New MRI Technique Detects Subtle Brain Injuries

Changes in water around cells associated with how much patients improved over time

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MONDAY, May 12, 2008 (HealthDay News) -- A new way of analyzing MRI data can detect a subtle but serious kind of brain injury and help determine how a patient may recover, say researchers at the University of Texas Southwestern Medical Center at Dallas.

This kind of injury, called diffuse axonal injury (DAI), occurs when the head suddenly stops moving, such as during a motor vehicle crash, and axons are damaged or deformed. Axons are long, thin extensions that reach from one area to another.

"(DAI) may account for up to half of the traumatic brain injuries in accidents," according to study author Dr. Ramon Diaz-Arrastia, a professor of neurology, said in a prepared statement.

DAI doesn't show up on CT scans, and MRI hasn't been able to reliably detect it. The UT Southwestern team developed a mathematical analysis, called diffusion tensor tractography, to detect DAI on MRI scans. This type of analysis looks at how easily water moves around in areas surrounding brain cells. When axons are damaged, they swell and absorb the water around them, leaving less that can move between cells. As axons die, they release the water, which increases the amount of water surrounding cells.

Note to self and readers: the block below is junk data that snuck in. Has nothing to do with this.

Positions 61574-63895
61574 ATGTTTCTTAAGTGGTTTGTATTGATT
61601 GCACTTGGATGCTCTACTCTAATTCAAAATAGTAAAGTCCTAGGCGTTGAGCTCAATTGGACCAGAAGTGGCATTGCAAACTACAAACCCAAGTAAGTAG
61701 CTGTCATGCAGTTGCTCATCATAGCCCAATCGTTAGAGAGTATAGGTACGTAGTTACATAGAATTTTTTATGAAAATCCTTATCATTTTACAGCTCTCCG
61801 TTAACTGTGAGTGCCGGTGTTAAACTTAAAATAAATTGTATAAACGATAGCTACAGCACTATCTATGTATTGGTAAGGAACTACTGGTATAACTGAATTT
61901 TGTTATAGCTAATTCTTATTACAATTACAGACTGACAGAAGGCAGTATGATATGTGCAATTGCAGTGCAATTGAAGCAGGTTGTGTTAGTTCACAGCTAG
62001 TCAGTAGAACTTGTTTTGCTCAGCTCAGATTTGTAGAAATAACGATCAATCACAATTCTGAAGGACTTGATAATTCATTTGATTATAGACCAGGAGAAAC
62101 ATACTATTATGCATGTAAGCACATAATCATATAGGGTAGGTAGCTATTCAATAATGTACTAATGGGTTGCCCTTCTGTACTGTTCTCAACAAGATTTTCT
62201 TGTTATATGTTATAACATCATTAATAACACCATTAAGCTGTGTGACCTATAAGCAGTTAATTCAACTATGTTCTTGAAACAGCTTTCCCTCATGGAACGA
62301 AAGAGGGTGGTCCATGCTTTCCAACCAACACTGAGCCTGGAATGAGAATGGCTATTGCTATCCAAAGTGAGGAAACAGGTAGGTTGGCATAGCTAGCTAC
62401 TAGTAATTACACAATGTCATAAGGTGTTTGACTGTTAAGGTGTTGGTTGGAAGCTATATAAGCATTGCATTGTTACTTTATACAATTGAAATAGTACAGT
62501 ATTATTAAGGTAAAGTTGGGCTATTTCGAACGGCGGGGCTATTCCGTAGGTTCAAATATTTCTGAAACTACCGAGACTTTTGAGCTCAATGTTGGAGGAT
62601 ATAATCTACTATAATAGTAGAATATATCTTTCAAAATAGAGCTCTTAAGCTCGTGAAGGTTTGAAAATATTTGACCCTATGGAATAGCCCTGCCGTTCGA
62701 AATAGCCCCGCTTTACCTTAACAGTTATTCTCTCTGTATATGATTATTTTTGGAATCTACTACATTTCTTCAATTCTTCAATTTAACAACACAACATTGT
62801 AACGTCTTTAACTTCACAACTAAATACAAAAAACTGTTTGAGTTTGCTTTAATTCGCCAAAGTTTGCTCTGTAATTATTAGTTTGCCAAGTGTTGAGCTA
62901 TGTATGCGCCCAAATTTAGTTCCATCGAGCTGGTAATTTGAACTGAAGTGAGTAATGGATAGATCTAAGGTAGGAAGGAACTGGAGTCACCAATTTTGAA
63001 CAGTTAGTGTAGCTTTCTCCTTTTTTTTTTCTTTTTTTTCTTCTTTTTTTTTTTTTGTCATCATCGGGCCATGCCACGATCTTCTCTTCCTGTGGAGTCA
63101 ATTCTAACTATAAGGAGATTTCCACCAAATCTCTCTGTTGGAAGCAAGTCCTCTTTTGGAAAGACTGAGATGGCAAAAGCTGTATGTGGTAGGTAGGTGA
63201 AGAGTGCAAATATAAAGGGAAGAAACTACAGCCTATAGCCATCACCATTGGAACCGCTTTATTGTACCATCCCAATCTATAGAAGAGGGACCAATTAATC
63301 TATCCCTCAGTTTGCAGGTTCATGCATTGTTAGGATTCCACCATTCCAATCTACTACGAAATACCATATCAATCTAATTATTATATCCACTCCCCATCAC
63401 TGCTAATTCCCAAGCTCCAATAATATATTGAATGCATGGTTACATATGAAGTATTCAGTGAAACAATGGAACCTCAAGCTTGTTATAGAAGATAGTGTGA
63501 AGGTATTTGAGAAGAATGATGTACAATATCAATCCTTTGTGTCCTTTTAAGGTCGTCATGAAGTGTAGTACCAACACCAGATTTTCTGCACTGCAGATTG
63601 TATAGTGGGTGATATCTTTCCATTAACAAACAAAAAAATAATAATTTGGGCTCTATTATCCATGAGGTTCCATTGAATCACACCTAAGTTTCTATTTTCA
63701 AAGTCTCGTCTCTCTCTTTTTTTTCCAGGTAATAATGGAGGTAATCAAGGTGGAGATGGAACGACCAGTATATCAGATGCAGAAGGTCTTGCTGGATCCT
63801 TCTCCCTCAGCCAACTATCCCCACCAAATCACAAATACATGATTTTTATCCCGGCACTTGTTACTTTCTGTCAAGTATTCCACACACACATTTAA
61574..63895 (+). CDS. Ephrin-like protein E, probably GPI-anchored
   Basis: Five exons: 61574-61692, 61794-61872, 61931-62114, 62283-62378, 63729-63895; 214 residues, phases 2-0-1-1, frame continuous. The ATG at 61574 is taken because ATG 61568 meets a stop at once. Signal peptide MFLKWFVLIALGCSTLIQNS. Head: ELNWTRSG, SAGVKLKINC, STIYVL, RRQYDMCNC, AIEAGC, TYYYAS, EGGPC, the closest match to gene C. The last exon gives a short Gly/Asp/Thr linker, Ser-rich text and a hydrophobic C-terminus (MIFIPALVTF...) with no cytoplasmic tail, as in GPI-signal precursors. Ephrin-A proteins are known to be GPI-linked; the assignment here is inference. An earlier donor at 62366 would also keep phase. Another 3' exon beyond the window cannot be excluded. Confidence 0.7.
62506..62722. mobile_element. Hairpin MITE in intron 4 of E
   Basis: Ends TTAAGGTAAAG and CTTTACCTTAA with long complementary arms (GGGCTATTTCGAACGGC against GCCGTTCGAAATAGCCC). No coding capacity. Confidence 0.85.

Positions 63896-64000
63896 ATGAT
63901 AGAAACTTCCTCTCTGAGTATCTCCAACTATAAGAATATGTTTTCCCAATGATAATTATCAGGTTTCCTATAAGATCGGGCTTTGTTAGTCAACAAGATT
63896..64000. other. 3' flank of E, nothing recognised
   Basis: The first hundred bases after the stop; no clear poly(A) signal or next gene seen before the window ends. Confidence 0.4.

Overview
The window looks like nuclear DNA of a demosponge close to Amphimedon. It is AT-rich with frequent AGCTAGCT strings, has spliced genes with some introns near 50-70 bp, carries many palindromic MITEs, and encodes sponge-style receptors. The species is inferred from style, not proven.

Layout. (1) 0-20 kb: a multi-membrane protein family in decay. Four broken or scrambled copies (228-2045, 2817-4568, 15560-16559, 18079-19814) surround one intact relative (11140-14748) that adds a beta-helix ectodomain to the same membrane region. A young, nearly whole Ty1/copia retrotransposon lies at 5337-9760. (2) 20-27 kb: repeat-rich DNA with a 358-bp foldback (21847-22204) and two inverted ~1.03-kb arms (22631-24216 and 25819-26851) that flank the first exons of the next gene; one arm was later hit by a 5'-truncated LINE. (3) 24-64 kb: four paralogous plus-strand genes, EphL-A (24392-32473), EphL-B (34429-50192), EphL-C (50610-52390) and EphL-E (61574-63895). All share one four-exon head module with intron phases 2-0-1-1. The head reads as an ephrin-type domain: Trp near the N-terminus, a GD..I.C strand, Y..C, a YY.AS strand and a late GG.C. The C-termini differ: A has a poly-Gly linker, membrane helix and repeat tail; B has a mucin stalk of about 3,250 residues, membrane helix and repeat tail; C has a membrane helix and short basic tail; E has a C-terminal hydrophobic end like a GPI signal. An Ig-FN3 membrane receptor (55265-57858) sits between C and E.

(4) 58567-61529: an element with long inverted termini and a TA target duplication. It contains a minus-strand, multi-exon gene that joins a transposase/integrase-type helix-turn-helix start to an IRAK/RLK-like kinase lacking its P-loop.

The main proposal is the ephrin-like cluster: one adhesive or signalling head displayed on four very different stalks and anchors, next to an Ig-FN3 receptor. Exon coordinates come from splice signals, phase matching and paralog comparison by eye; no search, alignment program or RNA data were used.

In a study that included 12 people with severe closed-head brain injury, Diaz-Arrastia and colleagues compared multiple MRI images of the patients taken over time and found that their analysis technique could detect changes in water motion.

They also found that the degree of DAI, as reflected by reduction of water motion, was significantly associated with how much the patients improved over time.

"This is a new way of measuring a common injury that has been overlooked," Diaz-Arrastia said.

The study was published in the May issue of the Archives of Neurology. The researchers plan to conduct further studies.

More information

The Brain Injury Association of America has more about diffuse axonal injury.

SOURCE: University of Texas Southwestern Medical Center at Dallas, news release, May 12, 2008


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